Each year, The Kansas African American museum inductees a new class of honors into their Trailblazers Hall of Fame. Each year the list of honorees is impressive, and this year is no exception.

Selected for their perseverance and achievement are:

Education Trailblazer Dr. Alicia Thompson, Superintendent of Schools, USD 259;

Performing Arts Trailblazer Karla Burns, world famous opera singer and actress.

Posthumous Trailblazer Elisha Scott, Sr., lawyer and civil rights activist.

The honorees will be inducted during the Trailblazers Gala on Sat., Oct. 6, at the Hyatt Regency, Wichita, 400 W. Waterman, Wichita. The evening begins with a reception at 6 p.m. Dinner, the program and raffle begins at 7 p.m. In addition to the honoree ceremony, guests will enjoy a keynote presentation by Brian Black, Senior Manager of Oklahoma Human Resources, Spirit AeroSystems.

Tickets to the dinner are $100. For tickets, contact the museum at (316) 262-7651.

About the Honorees:

Dr. Alicia Thompson

A Wichita native, Thompson is a longtime teacher who has risen through the education system over a 25-year career to become school superintendent of her hometown, which happens to be Kansas’ largest school district. She is the first woman and first African American to lead the school district. She has gained the respect and admiration of the community for her work ethic and family and community focus.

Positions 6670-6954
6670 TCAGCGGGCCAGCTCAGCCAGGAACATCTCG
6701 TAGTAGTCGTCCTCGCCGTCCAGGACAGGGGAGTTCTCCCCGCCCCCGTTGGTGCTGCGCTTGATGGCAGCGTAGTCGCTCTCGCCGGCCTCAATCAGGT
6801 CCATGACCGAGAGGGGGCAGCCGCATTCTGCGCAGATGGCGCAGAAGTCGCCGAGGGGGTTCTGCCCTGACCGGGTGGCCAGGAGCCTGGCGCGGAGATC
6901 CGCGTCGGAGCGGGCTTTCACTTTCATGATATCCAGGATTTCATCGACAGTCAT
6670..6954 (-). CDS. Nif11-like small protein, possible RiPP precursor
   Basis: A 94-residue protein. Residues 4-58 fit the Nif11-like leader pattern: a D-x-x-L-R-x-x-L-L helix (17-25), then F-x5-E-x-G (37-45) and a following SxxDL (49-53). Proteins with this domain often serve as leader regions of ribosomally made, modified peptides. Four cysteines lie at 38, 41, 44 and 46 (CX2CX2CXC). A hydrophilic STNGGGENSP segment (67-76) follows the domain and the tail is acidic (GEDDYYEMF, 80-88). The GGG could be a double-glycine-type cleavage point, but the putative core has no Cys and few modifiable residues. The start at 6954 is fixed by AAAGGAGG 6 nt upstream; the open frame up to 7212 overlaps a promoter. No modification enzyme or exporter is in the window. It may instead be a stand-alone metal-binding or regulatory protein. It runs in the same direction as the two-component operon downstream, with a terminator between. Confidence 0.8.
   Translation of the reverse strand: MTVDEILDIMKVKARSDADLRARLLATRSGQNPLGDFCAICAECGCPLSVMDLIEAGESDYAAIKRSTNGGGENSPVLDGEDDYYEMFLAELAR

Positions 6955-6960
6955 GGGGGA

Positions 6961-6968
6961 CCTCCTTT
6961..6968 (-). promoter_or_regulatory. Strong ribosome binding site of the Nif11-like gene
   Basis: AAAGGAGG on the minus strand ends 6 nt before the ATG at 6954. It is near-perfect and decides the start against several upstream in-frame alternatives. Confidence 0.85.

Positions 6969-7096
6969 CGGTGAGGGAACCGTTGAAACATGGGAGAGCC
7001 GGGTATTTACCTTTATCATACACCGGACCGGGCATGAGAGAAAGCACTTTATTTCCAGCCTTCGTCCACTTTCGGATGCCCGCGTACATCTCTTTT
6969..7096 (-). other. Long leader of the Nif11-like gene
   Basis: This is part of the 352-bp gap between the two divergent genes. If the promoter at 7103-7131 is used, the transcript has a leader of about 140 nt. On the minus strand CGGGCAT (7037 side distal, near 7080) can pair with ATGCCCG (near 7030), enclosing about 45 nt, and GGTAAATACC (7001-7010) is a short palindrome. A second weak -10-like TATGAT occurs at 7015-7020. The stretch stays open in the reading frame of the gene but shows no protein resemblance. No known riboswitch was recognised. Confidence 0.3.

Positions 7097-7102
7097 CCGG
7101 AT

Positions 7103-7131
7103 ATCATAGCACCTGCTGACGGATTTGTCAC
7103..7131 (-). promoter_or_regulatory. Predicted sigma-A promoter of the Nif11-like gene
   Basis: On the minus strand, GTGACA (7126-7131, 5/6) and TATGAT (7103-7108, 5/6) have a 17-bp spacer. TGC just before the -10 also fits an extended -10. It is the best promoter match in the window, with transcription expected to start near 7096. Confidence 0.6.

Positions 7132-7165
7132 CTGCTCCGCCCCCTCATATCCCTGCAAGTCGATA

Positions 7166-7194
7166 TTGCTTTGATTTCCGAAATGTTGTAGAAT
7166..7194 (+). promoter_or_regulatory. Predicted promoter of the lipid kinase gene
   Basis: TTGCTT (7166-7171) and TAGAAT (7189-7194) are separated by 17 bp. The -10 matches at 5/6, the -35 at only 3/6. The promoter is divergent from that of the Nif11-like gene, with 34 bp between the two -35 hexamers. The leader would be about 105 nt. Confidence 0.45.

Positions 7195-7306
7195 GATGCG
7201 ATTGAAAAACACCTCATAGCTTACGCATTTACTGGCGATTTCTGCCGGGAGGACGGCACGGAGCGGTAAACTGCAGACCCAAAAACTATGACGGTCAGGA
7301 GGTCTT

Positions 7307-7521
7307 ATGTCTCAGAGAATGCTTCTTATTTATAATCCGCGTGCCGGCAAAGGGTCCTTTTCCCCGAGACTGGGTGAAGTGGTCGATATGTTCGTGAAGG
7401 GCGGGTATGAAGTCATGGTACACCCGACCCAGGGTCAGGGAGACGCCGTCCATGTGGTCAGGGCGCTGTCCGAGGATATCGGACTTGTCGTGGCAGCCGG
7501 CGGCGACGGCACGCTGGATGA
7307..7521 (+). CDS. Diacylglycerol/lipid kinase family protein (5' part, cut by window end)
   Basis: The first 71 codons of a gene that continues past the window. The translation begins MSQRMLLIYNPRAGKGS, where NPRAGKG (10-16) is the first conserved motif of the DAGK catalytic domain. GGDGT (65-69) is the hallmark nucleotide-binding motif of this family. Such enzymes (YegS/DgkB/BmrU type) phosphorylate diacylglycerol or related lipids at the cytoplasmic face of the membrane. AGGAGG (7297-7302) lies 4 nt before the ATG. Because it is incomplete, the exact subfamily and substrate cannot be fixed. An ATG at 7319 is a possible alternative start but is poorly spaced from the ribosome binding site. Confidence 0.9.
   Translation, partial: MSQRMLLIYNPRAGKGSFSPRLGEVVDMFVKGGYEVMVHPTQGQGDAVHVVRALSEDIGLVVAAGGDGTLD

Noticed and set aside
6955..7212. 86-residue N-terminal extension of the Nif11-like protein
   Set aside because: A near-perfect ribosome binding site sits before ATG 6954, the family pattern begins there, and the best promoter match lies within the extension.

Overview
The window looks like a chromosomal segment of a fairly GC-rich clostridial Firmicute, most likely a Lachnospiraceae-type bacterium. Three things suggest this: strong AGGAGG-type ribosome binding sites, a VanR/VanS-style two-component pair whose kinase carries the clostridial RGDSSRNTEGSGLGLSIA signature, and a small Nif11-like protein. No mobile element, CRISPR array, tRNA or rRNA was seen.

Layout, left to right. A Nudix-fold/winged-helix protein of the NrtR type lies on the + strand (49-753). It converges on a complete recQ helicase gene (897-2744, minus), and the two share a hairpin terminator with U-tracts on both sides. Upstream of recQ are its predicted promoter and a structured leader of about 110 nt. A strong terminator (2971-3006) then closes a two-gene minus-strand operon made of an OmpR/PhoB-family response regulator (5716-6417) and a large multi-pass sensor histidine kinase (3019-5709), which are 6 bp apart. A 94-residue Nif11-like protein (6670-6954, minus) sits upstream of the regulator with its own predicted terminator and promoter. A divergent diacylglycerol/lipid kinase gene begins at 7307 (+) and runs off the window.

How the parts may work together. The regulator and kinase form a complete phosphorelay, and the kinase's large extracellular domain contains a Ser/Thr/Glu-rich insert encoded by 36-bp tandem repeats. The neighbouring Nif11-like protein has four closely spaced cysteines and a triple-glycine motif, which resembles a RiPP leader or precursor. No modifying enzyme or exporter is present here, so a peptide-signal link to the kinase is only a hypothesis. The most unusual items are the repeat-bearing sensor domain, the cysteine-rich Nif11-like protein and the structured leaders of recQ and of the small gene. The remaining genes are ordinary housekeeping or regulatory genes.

Karla Burns

Born and raised in Wichita, Burns absorbed her father’s jazz and gospel piano playing and her mother’s singing of spirituals and old hymns. She earned degrees in music education and musical theater from Wichita State University, and became an internationally recognized musical theater performer for her work in productions of Show Boat, Porgy and Bess and her one-woman show Hi-Hat Hattie, about fellow Wichita native and trailblazing actress Hattie McDaniel. She’s won the Olivier Award and Drama Desk Award, and been nominated for a Tony Award.

Elisha Scott Sr.

Scott was the third African American to graduate from Washburn University Law School (Class of 1916). He argued many civil rights and school segregation cases throughout the Midwest, provided legal help for the victims of the 1921 Tulsa race riot, and represented families in early discrimination cases, some of which gained entrance for black students in schools. His sons joined his law firm and would later provide early local-level prosecution in Brown v. Topeka Board of Education.

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